Americans first entered the Carlyle area approximately 10,000 years ago. Wildlife and Indians roamed the vast prairies and forested river ways and used a natural ford created by hard river bottom to cross the Kaskaskia River. The first settlers also used the ford when traveling the overland route from the Ohio River to St. Louis. The historic General Dean Bridge now sits on the former ford location. It is listed on the National Historic Registry and is the only suspension bridge of its kind in Illinois. The General Dean Bridge is named in honor of Carlyle native Maj. Gen. William F. Dean, winner of the Congressional Medal of Honor, hero of both World War II and the Korean Conflict. The settlement of Carlyle began at the river ford in 1812 when John Hall built a log fort and lock house as a means of protection against Indians. The settlers who followed Hill were of English births and named the town “Carlyle” after Sir Thomas Carlyle, a prominent figure in 18th-Century English literature.
With the frequent flooding of the wild Kaskaskia River, citizens of Clinton County formed an organization in 1933 to discuss the Kaskaskia River Valley Project. This group made efforts to study all of the physical, economic, and social aspects of the Kaskaskia River throughout the state of Illinois. After completing this report the possibilities of Carlyle Lake were discussed. The hard work of these citizens was rewarded in 1938, when Congress approved the Flood Control Act of June 28, 1938, which authorized a major reservoir at Carlyle, levees downstream, and a plan for the development of the Kaskaskia Basin. World War II put a temporary halt to the construction of the Carlyle reservoir. After the war, interest in the river was received in 1950’s. Shortly after settling in Carlyle, Eldon E. Hazlet became interested in the Kaskaskia River and points along the banks. Full of enthusiasm, Hazlet formed the Kaskaskia Valley Association (KVA), to sell the Kaskaskia River Project to the general public. Many supporters were found in the Shelbyville-Sullivan area, in the Vandalia area, Carlyle, Belleville, Fayetteville, New Athens and all communities in between.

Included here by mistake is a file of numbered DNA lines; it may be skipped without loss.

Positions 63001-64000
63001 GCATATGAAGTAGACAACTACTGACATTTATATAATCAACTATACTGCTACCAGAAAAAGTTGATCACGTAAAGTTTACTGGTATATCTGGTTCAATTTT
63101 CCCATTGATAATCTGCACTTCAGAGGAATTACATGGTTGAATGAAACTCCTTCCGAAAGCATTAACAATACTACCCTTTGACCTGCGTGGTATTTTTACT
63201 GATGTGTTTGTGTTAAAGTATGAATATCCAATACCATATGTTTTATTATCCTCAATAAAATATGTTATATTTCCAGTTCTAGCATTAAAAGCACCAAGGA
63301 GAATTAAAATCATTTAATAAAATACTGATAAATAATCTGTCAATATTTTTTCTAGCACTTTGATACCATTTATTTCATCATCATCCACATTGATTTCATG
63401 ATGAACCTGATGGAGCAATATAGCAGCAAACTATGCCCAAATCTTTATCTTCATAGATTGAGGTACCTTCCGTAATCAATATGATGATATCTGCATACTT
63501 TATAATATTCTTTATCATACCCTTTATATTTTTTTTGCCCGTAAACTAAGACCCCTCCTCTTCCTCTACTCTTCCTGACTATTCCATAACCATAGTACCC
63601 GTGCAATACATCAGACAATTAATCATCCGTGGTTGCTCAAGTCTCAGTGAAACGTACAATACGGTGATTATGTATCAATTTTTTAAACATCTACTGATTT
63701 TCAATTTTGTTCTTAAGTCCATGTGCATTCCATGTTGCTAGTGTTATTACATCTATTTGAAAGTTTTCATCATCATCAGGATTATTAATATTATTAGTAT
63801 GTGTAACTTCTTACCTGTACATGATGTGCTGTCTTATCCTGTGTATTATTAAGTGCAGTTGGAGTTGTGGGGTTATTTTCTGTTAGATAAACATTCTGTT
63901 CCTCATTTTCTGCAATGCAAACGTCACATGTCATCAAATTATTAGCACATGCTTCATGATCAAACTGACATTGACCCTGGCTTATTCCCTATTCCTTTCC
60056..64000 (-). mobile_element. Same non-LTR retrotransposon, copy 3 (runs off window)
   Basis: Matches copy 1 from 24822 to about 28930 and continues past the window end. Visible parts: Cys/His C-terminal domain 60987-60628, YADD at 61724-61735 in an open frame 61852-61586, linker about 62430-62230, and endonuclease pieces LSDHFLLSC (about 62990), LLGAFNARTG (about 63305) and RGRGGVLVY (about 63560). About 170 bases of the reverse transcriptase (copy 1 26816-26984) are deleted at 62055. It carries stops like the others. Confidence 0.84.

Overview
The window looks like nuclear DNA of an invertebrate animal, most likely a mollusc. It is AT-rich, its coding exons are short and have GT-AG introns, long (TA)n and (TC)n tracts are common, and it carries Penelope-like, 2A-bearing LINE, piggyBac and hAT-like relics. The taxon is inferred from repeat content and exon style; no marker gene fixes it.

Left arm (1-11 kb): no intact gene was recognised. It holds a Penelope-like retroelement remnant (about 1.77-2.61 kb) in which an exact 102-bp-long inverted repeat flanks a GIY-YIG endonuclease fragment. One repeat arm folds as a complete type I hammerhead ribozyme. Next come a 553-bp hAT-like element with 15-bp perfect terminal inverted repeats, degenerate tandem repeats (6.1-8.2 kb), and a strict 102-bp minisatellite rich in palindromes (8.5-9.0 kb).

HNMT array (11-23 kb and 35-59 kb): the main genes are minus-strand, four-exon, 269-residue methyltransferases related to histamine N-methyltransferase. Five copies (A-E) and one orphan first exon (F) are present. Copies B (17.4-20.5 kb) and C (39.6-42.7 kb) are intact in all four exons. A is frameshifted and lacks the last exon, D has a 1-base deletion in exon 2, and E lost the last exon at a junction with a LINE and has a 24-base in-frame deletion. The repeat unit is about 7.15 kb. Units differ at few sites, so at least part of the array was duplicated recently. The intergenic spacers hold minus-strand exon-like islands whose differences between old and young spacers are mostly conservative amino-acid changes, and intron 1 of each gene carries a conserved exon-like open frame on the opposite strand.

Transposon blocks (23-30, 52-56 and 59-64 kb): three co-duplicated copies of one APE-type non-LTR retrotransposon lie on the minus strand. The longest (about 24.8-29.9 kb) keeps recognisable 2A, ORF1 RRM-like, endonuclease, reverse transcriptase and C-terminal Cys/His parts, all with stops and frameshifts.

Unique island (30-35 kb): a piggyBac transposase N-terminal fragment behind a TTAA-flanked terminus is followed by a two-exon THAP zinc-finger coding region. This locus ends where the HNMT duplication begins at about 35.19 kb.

The U.S. Army Corps of Engineers completed a comprehensive plan for the Kaskaskia River Project in 1957. The Carlyle and Shelbyville Reservoir Projects were authorized in Congress by the Flood Control Act of July 3, 1958. Construction began October 18, 1958. The government purchased 26,000 acres for the lake, in addition to land surrounding the lake for flowage easement. Homesteads were moved, along with country roads and the Chicago, Burlington and Quincy Railroad. Tracks containing five bridges span the water between Keyesport and Boulder, dividing the upper and lower parts of the lake. The rights to 69 oil wells were purchased and plugged to prevent pollution in the lake. Over 600 burial sites had to be moved from seven cemeteries. Other shoreline cemeteries had to be moved to higher ground. The Burnside Cemetery, the oldest known cemetery in Clinton County is now located in Eldon Hazelet State Park.
The Carlyle Lake project was completed in April of 1967 and the Carlyle Lake Dam was dedicated on June 3, 1967. The damming of the Kaskaskia River at Carlyle is 107 miles from the mouth of the river and creates the largest man-made lake in Illinois. At normal pool, Carlyle Lake is 15 miles long by 3 1/2 miles wide, covering 26,000 acres. Built for the primary purpose of flood control, Carlyle Lake has come to have four other purposes. A secondary purpose is downstream navigation on the Kaskaskia River. The Carlyle reservoir is also used for water supply for local towns and industries. Carlyle Lake is also a prime place for recreation. Recognized as one of the nation’s top-ten sailing inland sailing lakes, Carlyle Lake is host to many races and regattas. Others find plenty of good opportunity for boating camping. And Carlyle Lake is an excellent place for the sportsman to go fishing and hunting.